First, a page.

A lot of the problem is the change in temperatures. Metal once cooled down (say at night when the temp drops) will stay cold as the air warms up. Moisture will then condense on the colder metal. It doesn't just fall down but it will pool on the top of flat surfaces. The underside of a tablesaw table will also rust but it's not going to impact anything. Of course gears, rods/ bearings, and machined parts do need protecting but since they don't come in contact with the wood for your project different sources of protection can be used. Any moisture that does collect will either run off the underside or evaporate. The idea of using a magnetic sheet is that the magnetic force will create a seal so water that collects on top of the sheet can't find a way between the sheet and the cast iron.

  8. #23
    I have a climate controlled shop, but here in NY I still get a little surface rust if I don't keep the heat or ac on. I just repolished some cast iron tops on a PM 60 jointer & am going to try clear coating them & see if that works, I have been covering with card board as I don't use the equipment often & that seems to really keep any moisture off.
    Attached Images Attached Images

  9. #24
    Join Date
    Mar 2008
    Location
    Between No Where & No Place ,WA
    Posts
    1,121
    Larry Edgerton and Alex Zeller mentioned "conditioning" the air. Besides the HTC covers, I run a Modine Hot Dawg heater with a low temperature thermostat. Also keep the doors on the shop cabinets open to allow better air circulation and prevent rust on the tools.

  10. #25
    Join Date
    Dec 2008
    Location
    Northern Michigan
    Posts
    4,786
    Quote Originally Posted by Ray Newman View Post
    Larry Edgerton and Alex Zeller mentioned "conditioning" the air. Besides the HTC covers, I run a Modine Hot Dawg heater with a low temperature thermostat. Also keep the doors on the shop cabinets open to allow better air circulation and prevent rust on the tools.

    I keep the heater at night at 40, thats all it takes. In the summer the A/C barely runs, but it is just enough to control the moisture, and makes it a lot nicer to work as a bonus.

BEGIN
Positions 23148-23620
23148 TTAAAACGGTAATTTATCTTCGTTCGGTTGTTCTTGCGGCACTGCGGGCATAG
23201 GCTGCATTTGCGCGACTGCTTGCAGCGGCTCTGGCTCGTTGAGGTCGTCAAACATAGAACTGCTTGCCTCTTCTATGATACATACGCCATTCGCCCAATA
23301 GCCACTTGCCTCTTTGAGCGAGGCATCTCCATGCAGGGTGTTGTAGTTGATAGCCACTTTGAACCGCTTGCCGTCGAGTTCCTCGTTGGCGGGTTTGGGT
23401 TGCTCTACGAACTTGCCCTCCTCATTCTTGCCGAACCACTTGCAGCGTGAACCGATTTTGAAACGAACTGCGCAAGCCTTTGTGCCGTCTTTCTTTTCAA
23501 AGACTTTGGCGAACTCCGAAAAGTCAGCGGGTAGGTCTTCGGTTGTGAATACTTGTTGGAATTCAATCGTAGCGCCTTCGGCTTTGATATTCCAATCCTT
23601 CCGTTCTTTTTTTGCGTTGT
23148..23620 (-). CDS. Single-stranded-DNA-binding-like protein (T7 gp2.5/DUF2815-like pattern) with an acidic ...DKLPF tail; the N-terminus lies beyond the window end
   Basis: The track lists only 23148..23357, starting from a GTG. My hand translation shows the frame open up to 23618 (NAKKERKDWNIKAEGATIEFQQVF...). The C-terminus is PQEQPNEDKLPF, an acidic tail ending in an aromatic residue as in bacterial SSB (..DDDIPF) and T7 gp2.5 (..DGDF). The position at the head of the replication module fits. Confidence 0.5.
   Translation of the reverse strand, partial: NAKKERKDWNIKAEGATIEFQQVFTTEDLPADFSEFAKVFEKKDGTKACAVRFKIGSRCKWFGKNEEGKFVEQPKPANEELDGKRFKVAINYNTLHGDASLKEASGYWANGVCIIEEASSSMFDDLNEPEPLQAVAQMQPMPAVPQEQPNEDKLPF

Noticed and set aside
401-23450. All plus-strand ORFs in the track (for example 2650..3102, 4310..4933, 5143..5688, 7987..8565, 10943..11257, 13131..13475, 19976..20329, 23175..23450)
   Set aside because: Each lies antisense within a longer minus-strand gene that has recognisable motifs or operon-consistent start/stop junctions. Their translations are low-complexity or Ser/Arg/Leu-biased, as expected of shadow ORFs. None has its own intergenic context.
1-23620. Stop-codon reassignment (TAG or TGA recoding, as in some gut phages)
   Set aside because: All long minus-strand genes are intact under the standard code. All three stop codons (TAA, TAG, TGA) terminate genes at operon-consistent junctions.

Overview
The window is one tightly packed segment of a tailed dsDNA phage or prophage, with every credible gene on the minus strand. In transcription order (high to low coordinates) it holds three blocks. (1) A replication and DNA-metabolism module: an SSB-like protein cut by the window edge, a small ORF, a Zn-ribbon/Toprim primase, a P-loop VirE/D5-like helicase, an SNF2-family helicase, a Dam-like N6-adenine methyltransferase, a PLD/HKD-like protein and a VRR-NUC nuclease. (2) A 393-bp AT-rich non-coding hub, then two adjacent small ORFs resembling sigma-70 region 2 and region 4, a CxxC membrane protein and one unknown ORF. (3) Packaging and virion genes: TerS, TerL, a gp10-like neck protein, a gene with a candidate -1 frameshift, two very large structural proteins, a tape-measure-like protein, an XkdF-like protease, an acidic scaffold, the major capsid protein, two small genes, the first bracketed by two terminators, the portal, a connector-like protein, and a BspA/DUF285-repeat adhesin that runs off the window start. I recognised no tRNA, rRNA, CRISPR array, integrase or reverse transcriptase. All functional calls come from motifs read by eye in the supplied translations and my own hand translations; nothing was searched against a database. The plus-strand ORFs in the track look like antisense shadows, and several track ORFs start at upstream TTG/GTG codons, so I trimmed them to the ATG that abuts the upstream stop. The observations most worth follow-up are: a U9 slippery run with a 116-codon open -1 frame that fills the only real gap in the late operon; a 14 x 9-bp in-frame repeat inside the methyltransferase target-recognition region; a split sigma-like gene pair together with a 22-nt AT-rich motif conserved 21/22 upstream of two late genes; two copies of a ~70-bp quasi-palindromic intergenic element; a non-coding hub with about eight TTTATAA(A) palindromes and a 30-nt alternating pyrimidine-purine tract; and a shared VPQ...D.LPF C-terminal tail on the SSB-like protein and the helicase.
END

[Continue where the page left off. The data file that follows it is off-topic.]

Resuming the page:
11. #26
    Join Date
    Mar 2008
    Location
    Between No Where & No Place ,WA
    Posts
    1,121
    Larry: I keep the thermostat at 46 degrees. Next season, just might turn it down another notch or two.

    As an aside, I recall reading about a woodworker who had his tools in large metal wall and free standing cabinets and kept the rust at bay with Golden Rod heaters. I have Golden Rods in both of firearms safes and they work very well and last a long time. The last one replaced worked for about 15 years. Am thinking about a small one for a wood tool cabinet.

    For Those-Not-In-The-Know 'bout Golden Rods: http://www.best-dehumidifier-choice....umidifier.html
    Last edited by Ray Newman; 03-28-2020 at 5:23 PM.

  12. #27
    Join Date
    Jul 2016
    Location
    Lebanon, TN
    Posts
    831
    Got my 24" x 10' roll of magnetic sheet today, thank you Amazon. I'll be cutting it to match various machines tomorrow.

  13. #28
    Since I layed down sleepers, 1" dow board, and t&g flooring, the temperature in my shop does not fall as low as it used to, and have not noticed any rust at all on any machines. Did wax the table on my shaper a week or so ago, helped the power feeder feed some frame material. BTW, I bought some slipit, and it did not seem to want to dry. What is the proper procedure on using Slipit?

  14. #29
    Join Date
    Dec 2006
    Location
    Porter,TX
    Posts
    1,279
    Gary you added another method to combat rust,thank you. I always keep sheet over my equipment,its not the answer but it helps.

  15. #30
    Join Date
    Mar 2003
    Location
    SE PA - Central Bucks County
    Posts
    52,959
    Quote Originally Posted by Jim Andrew View Post
    Since I layed down sleepers, 1" dow board, and t&g flooring, the temperature in my shop does not fall as low as it used to, and have not noticed any rust at all on any machines.
    Keeping the shop air above the dew point really can help with this. A lot of rust problems on machinery is due to condensation because of temperature.
    --

    The most expensive tool is the one you buy "cheaply" and often...

Posting Permissions

  • You may not post new threads
  • You may not post replies
  • You may not post attachments
  • You may not edit your posts
  •